Switch to split training after training for over a year?

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Replies

  • kazane1
    kazane1 Posts: 264 Member
    AnvilHead wrote: »
    kazane1 wrote: »
    jseams1234 wrote: »
    kazane1 wrote: »
    They mean switching from full body, which you are already not doing anyway. Are you looking to change your program AGAIN?!

    ETA if you're talking about body part bro splits, that's usually best for people on juice.

    Noo im not gonna change my routine it’s just I’ve been learning a lot about lifting recently and upon reading this statement because I’ve been lifting for just over a year and a half I just wanted other people’s opinions on this. And yeah I’ve read alt that it’s mainly for people on juice too.
    I thought this PHAT plan was full body?

    No.... Programs like PHAT and PHUL are Upper/Lower splits that incorporate both strength (Power) and hypertrophy into the split. A PPL (Push, Pull, Legs) is a body part split where the split is based on pushing movements, pulling movements and legs. Usually ran twice a week for frequency or even 1x a week (M,W,F). A "bro split" is usually a split where only one body part is focused on per day. Arm day, chest day, back day, shoulder day, leg day, core ... etc. Each part is hit only once per week and although it can keep you in the gym every day it's not very optimal because of lack of frequency. Quite popular though for some reason. Full Body is your entire body in one workout including lower body. Usually done only 3 times a week and as you add intensity and advance it can be a lot to recover from - can also be a very long workout unless you don't add a lot of accessories.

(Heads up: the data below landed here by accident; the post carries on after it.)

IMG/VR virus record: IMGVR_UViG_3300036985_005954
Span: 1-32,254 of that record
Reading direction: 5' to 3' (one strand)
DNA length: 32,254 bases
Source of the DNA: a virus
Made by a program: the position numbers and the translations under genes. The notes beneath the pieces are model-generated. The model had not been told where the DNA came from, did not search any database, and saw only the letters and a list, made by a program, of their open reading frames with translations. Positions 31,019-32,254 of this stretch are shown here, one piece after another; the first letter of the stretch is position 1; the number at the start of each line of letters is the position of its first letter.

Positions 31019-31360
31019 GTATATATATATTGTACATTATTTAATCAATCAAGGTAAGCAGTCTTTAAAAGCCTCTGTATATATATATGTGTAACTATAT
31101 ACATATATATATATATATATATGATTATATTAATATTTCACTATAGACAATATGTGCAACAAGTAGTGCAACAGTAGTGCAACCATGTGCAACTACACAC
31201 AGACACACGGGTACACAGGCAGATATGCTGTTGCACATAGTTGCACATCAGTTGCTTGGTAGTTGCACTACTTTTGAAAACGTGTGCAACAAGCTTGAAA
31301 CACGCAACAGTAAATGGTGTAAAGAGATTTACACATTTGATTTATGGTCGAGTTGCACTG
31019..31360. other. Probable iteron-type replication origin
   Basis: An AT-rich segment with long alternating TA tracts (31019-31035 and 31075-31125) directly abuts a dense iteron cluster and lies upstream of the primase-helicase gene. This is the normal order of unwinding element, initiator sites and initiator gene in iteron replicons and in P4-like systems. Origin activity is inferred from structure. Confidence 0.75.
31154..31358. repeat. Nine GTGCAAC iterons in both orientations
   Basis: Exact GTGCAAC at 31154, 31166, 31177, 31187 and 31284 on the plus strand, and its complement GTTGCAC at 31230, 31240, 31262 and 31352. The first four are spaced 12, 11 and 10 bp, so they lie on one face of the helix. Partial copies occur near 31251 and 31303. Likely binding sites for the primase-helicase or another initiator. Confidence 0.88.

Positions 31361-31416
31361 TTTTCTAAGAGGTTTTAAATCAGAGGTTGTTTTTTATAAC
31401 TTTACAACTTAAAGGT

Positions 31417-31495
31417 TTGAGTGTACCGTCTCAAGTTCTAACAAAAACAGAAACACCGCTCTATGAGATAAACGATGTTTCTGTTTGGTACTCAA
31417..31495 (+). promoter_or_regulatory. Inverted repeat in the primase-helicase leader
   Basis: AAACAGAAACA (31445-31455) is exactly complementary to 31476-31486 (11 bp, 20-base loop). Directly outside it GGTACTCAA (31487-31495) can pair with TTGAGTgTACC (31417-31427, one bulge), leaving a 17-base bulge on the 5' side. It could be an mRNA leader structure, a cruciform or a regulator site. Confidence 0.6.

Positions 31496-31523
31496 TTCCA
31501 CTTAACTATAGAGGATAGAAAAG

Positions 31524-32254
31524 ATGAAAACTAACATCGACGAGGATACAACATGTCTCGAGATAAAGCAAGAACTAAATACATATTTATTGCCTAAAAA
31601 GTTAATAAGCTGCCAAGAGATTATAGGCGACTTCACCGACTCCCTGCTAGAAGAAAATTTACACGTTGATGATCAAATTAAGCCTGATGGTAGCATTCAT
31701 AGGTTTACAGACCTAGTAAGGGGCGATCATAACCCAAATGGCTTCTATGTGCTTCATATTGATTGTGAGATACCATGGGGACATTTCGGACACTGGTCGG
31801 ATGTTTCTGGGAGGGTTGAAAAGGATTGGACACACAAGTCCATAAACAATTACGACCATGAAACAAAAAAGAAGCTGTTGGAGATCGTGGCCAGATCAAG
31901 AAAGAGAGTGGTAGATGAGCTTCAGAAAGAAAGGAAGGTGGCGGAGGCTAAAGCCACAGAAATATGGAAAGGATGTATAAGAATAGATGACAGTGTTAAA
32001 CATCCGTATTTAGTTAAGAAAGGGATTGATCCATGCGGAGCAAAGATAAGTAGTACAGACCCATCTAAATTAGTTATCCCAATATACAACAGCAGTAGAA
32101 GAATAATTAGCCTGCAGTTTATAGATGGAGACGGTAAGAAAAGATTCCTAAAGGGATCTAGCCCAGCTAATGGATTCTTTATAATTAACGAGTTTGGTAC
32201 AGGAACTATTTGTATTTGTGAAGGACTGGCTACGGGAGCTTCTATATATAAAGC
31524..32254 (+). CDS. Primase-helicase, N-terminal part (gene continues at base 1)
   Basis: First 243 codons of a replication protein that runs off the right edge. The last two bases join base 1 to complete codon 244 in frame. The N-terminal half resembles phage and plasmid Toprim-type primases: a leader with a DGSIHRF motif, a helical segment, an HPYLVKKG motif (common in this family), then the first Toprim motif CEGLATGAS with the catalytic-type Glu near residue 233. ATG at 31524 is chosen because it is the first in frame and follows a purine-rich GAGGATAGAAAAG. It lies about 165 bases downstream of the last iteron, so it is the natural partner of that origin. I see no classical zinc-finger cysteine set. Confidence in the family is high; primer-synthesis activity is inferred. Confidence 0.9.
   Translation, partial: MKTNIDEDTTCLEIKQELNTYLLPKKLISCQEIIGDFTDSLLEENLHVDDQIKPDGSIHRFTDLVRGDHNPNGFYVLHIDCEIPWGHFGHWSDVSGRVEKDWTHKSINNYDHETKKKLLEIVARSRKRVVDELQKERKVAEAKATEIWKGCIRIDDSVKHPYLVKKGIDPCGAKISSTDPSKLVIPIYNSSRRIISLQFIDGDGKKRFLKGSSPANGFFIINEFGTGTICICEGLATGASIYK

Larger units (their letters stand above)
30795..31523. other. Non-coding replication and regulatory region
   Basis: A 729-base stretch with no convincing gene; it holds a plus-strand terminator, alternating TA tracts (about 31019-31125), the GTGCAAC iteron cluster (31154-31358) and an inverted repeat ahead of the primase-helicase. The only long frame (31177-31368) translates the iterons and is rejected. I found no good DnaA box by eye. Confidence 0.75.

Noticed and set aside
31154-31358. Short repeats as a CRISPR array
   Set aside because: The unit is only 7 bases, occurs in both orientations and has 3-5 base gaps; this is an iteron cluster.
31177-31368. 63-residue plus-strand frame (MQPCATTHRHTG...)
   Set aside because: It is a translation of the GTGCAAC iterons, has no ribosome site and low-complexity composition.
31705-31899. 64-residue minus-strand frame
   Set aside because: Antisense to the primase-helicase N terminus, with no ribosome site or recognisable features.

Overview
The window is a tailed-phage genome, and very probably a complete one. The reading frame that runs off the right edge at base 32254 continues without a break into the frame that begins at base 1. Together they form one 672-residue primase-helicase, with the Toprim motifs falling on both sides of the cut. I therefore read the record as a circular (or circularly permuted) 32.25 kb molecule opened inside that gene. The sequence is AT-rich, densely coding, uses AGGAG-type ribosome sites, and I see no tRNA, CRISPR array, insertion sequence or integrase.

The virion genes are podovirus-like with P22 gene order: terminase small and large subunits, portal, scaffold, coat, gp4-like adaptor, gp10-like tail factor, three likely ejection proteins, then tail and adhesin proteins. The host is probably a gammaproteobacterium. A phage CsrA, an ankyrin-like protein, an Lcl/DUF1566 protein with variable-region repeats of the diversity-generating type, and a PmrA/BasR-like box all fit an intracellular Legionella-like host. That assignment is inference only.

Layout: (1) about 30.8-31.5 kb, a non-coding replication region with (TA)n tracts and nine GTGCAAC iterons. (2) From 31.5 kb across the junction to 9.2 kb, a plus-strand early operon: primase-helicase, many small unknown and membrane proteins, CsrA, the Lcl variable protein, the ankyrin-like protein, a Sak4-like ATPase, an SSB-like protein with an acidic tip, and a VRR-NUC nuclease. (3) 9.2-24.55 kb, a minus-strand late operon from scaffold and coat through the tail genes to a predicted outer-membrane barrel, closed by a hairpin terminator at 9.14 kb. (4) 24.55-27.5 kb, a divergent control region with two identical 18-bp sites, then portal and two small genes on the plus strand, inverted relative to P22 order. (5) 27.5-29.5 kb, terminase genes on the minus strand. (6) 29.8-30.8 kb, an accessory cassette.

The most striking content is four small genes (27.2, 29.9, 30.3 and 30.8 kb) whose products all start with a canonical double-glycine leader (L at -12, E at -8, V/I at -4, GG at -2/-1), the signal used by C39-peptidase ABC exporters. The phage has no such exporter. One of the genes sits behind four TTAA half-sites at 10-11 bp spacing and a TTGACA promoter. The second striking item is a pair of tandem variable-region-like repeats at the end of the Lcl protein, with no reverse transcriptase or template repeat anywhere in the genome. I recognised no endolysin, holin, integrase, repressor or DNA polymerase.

It's good you are reading, although it can be very confusing, I'm sure. There are so many opinions and articles on what you SHOULD be doing and you can always find something that makes you question if what you are doing is correct or that there might be a better way. Unfortunately, in the body building world and fitness industry in general everybody is trying to reinvent the wheel (or rename it and claim it their own) or sell you something. ;)

    Thanks for this, really insightful!

    Yeahh this is very true lol some say A is best some say B is best and it does get confusing but i just try to understand and take in the information and learn what I can from it.
    So in your opinion what’s more effective the upper lower split or the PPL?

    One thing about doing this PHAT routine is I find my inner upper chest is lagging behind a bit and not really growing as fast as every other muscle, do you have any advice that could help with this?
    Thanks.